Watch online videos and learn more about La Jolla Music Society SummerFest.

San Diego Spotlight’s Carmen Wins Bronze Telly Award

(Press Release Excerpt) Four diverse programs from University of California, San Diego Television (UCSD-TV) were each honored with a Telly Award, an international competition honoring outstanding local, regional, and cable TV commercials and programs. One program, San Diego Canyonlands, received the highest honor — the Silver Telly — while San Diego Opera Spotlight: Carmen, State […]

(Press Release Excerpt) Four diverse programs from University of California, San Diego Television (UCSD-TV) were each honored with a Telly Award, an international competition honoring outstanding local, regional, and cable TV commercials and programs. One program, San Diego Canyonlands, received the highest honor — the Silver Telly — while San Diego Opera Spotlight: Carmen, State of Minds: Fall 2006 and Health Matters: Healthful Benefits of Pets each received a Bronze Telly Award.

The first of UCSD-TV’s three Bronze awards went to San Diego Opera Spotlight: Carmen, a backstage look at the local production of Georges Bizet’s verismo masterpiece. The half-hour program is part of San Diego Opera Spotlight’s tenth anniversary season and was produced by UCSD-TV’s John Menier in partnership with San Diego Opera.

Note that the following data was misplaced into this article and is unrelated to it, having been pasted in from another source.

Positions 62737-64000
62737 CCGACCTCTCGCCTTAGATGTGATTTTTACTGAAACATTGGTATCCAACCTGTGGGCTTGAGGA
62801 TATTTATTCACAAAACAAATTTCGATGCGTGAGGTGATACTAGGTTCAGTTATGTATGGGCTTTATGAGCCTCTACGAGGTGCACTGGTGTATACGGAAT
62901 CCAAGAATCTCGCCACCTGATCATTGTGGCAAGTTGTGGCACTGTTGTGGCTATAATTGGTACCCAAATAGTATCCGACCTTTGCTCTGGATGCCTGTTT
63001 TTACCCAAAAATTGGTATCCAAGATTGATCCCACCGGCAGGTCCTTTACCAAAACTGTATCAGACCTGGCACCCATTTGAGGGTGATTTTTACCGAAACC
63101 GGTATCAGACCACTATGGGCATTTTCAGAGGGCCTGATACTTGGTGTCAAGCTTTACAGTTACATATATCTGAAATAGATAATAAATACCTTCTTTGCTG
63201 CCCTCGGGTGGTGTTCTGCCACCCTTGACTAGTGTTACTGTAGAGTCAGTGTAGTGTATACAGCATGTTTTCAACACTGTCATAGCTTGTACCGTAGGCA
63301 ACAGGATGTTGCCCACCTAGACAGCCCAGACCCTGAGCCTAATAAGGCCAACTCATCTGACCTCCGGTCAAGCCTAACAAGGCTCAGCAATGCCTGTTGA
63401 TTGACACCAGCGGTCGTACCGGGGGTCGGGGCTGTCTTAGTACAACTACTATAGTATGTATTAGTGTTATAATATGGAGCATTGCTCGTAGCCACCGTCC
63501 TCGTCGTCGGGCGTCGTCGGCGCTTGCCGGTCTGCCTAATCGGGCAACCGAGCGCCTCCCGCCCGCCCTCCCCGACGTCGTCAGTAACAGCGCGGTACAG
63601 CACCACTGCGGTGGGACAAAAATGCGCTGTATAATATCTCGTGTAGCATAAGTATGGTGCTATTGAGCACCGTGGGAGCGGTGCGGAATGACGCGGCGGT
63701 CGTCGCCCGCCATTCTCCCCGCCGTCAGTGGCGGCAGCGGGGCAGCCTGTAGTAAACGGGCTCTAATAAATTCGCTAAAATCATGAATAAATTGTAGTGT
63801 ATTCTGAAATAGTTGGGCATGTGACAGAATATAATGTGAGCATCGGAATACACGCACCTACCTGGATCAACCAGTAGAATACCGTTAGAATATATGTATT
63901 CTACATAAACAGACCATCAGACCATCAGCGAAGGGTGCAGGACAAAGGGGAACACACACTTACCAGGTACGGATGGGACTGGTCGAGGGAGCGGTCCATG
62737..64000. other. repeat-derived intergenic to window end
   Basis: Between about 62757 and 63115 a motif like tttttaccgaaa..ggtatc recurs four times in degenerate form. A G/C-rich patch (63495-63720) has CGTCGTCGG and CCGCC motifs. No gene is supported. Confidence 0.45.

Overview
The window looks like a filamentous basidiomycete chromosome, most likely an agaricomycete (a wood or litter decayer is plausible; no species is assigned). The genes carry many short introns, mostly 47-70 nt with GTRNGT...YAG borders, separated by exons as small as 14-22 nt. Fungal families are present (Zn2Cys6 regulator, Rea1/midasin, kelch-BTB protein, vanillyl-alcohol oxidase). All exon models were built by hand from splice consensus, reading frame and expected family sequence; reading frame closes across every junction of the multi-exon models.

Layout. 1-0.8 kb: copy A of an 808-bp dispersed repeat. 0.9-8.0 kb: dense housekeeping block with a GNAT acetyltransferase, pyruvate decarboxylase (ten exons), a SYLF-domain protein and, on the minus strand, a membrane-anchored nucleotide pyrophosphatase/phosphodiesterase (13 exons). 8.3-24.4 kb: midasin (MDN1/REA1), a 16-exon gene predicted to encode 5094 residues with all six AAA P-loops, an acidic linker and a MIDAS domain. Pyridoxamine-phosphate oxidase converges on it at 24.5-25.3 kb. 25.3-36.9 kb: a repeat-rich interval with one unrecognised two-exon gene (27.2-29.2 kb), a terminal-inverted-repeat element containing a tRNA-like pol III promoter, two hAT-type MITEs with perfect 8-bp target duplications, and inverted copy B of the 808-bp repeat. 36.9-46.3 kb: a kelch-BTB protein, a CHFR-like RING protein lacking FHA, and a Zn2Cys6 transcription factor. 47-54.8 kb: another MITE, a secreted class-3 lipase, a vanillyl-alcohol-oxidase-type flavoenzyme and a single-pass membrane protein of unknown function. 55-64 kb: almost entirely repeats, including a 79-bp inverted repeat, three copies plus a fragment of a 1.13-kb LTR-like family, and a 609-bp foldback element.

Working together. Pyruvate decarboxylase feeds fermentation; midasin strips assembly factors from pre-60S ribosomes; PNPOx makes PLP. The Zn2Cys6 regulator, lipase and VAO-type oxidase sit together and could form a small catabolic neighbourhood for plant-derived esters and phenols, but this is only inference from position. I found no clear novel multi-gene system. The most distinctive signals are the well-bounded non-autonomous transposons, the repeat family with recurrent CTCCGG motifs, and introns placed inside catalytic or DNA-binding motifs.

Learn more about San Diego Opera Spotlight.

Interview with David Pellow and Jorge Mariscal for Growing Activism

What role does activism play on a college campus? Does it leave marks on not only the people who participate but the places where it occurs? In the series Growing Activism, UCSD-TV follows two professors as they share with students the history of campus activism at UC San Diego. We asked Professors David Pellow and Jorge Mariscal to tell us a bit more about this project.

UCSD-TV: What do you hope to accomplish by bringing activists to campus?

DAVID PELLOW: We hope to (re)invigorate a passion for the broader relevance of a college education in the United States today. Education, in my experience, should be about critical thinking, engaged learning and listening, and transformative action aimed at improving societies. Anything less than that is unacceptable.

JORGE MARISCAL: We hope to provide models and inspiration so that students will feel empowered to take action on their own. The activists we spotlight believe long-term structural change should be the goal of all activism. Simply put, charity is not enough and faddish protests designed for media attention are counter-productive. Activism is a long-term, often a lifetime, commitment based on hope and courage.

UCSD-TV: How do you personally define activism?
DP: Activism comes in many forms: innovative imagination and thought; engaging dialogue, conversations, speech, and the written word; and the use of persuasion directed at one’s peers and at those who enjoy positions of privilege.